Two years into the COVID-19 pandemic, and just when new cases and hospitalizations in the U.S are on the decline, an Omicron subvariant called BA.2 is gaining significant traction in some parts of the world. Dr. Monica Gandhi, an infectious disease specialist and professor of medicine at the University of California, San Francisco explains what we know about it.
MONICA GANDHI: I would think of it more as a sibling. I think that's a good way to put it. It's kind of like two twins traveling side by side. It's a sub-variant of Omicron, essentially, to BA.1. And it does seem like it's more infectious, at least by a Danish study, which at least in households, 33% more transmissible.
Any time a variant is more transmissible, even if it's a little more transmissible, it seems to have taken on that dominant. So Delta was much more transmissible than Alpha. It took over. Then Omicron, four times more transmissible than Delta. And then if BA.2 is more transmissible than BA.1 it will take over.
Really the question about transmissibility is important. But the most important question that's really come up with all of our variants is does our immunity get evaded? And the simple explanation there, and it's true of all the variants, is that absolutely the antibodies, which are a very important line of defense, can be not as good against Omicron from your vaccine. Which is why we encourage boosters during this time.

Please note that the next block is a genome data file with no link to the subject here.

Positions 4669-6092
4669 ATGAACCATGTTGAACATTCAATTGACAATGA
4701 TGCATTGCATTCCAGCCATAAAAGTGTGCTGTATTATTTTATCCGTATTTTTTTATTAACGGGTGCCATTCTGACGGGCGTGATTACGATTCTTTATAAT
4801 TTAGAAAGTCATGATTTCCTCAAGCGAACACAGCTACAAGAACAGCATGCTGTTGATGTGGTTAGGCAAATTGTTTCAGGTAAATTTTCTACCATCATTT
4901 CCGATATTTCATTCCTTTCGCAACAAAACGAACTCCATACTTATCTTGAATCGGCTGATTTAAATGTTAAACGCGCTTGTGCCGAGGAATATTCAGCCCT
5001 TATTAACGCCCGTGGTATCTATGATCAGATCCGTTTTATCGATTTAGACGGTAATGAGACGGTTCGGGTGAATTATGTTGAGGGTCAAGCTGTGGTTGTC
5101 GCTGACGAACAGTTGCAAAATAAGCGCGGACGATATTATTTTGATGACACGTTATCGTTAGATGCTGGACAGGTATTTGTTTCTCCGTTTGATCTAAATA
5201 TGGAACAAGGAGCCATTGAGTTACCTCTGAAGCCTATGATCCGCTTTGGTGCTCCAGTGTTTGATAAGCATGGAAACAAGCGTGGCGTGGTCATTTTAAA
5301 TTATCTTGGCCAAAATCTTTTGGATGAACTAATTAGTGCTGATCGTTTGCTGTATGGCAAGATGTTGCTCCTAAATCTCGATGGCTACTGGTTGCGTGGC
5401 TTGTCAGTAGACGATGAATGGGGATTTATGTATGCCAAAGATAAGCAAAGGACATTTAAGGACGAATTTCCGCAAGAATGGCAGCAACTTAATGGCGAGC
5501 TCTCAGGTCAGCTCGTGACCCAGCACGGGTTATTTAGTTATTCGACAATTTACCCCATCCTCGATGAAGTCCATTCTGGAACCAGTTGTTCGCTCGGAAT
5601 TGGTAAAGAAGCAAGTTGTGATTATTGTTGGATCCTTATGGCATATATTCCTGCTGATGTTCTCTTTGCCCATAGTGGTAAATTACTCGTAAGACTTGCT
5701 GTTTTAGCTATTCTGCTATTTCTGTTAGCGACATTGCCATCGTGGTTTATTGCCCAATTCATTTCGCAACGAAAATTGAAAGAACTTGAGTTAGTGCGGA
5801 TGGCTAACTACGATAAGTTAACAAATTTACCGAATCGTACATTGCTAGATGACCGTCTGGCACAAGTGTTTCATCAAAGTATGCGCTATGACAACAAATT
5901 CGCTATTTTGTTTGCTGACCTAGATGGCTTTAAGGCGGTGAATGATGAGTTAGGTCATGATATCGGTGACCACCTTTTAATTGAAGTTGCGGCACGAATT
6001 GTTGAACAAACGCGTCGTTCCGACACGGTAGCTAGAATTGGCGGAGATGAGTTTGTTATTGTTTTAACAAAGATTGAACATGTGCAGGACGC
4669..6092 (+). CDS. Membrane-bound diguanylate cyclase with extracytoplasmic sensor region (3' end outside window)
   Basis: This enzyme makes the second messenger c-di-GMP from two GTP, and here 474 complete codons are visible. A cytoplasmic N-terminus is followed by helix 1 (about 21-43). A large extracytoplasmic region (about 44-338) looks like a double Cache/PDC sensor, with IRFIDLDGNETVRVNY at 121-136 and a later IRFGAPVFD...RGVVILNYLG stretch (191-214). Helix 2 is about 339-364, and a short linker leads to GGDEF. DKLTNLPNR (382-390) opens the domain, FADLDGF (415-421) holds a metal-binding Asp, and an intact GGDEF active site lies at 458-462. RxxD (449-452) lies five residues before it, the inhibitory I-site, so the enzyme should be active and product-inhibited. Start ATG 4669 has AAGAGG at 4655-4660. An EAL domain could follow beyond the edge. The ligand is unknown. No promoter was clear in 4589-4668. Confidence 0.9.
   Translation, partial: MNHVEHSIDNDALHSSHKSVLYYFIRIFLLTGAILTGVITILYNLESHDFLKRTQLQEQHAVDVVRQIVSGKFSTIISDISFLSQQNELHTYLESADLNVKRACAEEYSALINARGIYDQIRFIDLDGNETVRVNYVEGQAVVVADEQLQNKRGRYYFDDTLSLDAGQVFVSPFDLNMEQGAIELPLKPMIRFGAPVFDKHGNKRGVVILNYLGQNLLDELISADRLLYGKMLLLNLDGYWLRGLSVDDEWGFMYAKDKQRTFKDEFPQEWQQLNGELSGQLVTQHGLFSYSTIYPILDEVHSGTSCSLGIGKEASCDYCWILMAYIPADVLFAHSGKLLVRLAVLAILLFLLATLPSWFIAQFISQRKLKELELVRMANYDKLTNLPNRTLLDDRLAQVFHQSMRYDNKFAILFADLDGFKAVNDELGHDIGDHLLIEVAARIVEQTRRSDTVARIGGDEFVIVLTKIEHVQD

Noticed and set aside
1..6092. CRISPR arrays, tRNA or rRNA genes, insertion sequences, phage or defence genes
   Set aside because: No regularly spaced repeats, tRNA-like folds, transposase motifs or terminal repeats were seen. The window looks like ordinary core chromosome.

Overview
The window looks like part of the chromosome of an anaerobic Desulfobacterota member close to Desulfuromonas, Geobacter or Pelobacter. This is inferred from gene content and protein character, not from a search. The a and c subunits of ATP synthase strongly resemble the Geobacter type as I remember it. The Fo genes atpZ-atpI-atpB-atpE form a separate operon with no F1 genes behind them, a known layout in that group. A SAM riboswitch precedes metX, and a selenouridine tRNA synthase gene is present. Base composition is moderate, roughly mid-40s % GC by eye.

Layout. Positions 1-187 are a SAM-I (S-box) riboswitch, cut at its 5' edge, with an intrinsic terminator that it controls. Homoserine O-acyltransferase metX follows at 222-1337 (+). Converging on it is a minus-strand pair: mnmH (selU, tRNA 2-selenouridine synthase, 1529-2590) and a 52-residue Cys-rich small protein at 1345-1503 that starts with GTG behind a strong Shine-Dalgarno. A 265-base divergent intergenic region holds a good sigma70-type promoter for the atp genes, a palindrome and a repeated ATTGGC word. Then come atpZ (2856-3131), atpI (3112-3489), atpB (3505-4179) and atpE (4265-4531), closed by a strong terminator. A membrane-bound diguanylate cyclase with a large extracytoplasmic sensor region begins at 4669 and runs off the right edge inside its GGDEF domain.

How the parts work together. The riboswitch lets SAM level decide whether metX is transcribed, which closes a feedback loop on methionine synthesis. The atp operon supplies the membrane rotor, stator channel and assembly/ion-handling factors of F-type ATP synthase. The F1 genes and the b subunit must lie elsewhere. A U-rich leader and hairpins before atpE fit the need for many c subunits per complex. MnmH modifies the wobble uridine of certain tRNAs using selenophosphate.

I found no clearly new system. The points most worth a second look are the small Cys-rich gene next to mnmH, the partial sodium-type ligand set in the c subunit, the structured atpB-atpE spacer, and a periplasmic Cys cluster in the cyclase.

The very lucky thing is that it doesn't look like if you got Omicron, the BA.1, that you're not completely protected from BA.2 because they're so close. And also, it was the predominant strain in Asia and then it came over to Europe and the UK, which of course, are a little ahead of us. And it didn't halt their progress. Meaning, cases still were able to go down there, despite BA.2 coming into their regions.
The best way to gotten through Omicron, and I know we didn't have as many booster uptake as in, for example, Denmark. Denmark had a 61% booster uptake. We had lower. But what the point of the booster campaign was to increase our antibodies. When the virus is circulating in high amounts, if we got a booster, it would help raise our antibodies and stave off even mild infections. So getting a booster for BA.1 or BA.2 is an important strategy.